(You may also like The Sheep that Shopping Shaped)

Posted in culture, Davao Diary | 2 Responses

Cultural difference revisited: time

I cannot say if this is country wide or just accidental artifact of my smallish circle, but of the four local doctors I know of, 3 do not take appointments. They have office hours and it is first come first serve.

The 4th is a white North American psychologist, so he hardly counts at all.

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The Salimba

The salimba, an unusual old and now new again traditional Filipino musical instrument:

How one is made:

 

The unusual story behind the re-establishment of this instrument: http://www.evergreenmissions.com/single-post/2014/09/17/The-Salimbaa

Posted in Davao Diary, Uncategorized | 1 Response

Intra Cultural

Had a delightful dinner with Korean family new to the Philippines.  We ended up singing songs around the table after dinner- they liked Bruno Mars’ Count On Me, I like Jeon In Kwon 제발 (Jaebal, or Please) **

We all love Simon and Garfunkel, and we got started because the father of the other family and I love Kansas’ Dust in the Wind. It was more fun than I can explain, one of those ‘you had to be there’ moments of connection.  They had talked earlier in the evening about how crowds of fans clap, cheer, and chant ‘Oppa, oppa!’ at concerts (this is what younger females call older brothers or just older guys they are close to).    When the dad and I started finished our spontaneous break out cover of Dust in the Wind, their 8 year old son stood up and started clapping and saying “Noonim, noonim!” *  It’s utterly hilarious.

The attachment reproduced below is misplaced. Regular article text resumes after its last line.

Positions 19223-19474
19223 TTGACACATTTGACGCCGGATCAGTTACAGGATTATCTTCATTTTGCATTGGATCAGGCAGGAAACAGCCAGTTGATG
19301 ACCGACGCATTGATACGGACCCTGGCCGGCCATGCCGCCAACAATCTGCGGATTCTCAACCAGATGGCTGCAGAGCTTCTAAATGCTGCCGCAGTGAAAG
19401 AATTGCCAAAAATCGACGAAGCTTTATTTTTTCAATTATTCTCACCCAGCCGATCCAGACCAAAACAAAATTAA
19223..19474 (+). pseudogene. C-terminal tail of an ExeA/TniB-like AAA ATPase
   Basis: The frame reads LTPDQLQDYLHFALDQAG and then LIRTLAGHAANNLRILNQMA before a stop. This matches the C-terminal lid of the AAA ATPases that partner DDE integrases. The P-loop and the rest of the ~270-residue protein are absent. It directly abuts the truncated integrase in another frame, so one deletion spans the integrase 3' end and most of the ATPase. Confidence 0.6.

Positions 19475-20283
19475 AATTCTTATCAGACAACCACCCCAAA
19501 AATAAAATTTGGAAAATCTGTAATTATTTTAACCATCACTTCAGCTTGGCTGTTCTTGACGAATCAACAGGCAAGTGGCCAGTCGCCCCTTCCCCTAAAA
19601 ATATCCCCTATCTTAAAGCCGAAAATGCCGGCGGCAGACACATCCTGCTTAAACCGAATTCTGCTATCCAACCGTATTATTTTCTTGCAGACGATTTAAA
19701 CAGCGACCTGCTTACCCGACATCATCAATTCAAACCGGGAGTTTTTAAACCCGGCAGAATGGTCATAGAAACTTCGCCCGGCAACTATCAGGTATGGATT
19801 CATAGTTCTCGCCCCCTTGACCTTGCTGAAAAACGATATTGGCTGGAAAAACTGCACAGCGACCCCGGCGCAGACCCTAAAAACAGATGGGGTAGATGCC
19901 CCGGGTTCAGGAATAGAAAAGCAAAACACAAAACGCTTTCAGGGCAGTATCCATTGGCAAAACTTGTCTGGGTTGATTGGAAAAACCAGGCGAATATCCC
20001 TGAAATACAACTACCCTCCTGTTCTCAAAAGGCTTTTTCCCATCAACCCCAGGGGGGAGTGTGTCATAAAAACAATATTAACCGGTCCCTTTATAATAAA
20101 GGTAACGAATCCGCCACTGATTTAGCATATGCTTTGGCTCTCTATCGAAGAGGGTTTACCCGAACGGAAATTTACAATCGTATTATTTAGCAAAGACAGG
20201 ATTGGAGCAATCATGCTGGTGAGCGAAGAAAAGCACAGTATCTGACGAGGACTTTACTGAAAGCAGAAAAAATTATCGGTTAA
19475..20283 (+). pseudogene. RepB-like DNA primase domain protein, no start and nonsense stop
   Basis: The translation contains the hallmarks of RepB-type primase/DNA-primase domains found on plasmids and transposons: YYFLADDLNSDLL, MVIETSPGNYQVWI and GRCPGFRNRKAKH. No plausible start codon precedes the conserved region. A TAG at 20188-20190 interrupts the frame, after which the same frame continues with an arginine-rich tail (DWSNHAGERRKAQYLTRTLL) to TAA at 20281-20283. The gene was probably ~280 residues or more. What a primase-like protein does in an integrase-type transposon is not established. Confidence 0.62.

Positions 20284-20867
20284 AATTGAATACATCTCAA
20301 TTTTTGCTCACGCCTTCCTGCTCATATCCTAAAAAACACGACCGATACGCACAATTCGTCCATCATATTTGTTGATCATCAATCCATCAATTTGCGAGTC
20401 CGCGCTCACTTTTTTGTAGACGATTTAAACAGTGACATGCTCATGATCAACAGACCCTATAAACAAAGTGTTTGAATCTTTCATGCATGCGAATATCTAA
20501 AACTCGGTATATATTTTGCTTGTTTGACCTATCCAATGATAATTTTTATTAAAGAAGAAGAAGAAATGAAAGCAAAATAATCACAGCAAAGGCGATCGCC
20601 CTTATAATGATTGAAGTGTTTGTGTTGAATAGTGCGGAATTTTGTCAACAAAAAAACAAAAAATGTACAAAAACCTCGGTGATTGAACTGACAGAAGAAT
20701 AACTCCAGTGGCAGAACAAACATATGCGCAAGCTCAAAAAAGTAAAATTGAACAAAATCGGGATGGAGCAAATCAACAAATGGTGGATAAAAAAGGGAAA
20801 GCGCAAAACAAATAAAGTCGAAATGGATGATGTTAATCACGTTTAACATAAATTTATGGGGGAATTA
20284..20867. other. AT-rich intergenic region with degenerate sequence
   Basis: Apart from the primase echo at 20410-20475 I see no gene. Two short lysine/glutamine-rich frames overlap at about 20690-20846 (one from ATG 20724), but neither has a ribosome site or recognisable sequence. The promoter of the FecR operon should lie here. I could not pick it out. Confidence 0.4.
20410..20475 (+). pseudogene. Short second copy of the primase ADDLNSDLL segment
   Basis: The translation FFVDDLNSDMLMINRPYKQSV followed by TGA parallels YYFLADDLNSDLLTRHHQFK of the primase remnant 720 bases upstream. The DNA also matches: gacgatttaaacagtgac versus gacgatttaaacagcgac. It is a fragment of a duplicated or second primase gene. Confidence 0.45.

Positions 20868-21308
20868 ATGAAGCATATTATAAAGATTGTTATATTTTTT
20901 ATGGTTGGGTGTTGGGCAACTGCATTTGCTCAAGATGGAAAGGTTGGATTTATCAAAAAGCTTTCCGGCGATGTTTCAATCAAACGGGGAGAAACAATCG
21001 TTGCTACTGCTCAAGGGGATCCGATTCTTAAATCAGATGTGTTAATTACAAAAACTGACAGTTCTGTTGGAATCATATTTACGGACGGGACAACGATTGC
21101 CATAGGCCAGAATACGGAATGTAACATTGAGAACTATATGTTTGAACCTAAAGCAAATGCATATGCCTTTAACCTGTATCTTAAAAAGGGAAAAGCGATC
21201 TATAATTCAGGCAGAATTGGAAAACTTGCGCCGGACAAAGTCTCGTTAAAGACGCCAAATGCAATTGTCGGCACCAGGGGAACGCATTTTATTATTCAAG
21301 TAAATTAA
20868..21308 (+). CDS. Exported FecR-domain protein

They ask me what Korean Dramas I have been watching.  They aren’t familiar with any of them.  One after the other, I show them pictures of the drama release posters (because they are in Hangul), and the mom’s face falls each time she has to say she has never heard of most K-dramas I like, and doesn’t even recognize the names of most of the actors (she’s really not much into pop culture).

Then her face lights up as she thinks of  something, “But I did watch American show Friends!”
I’ve never seen a single episode.

I don’t know why this cracked us both up so much.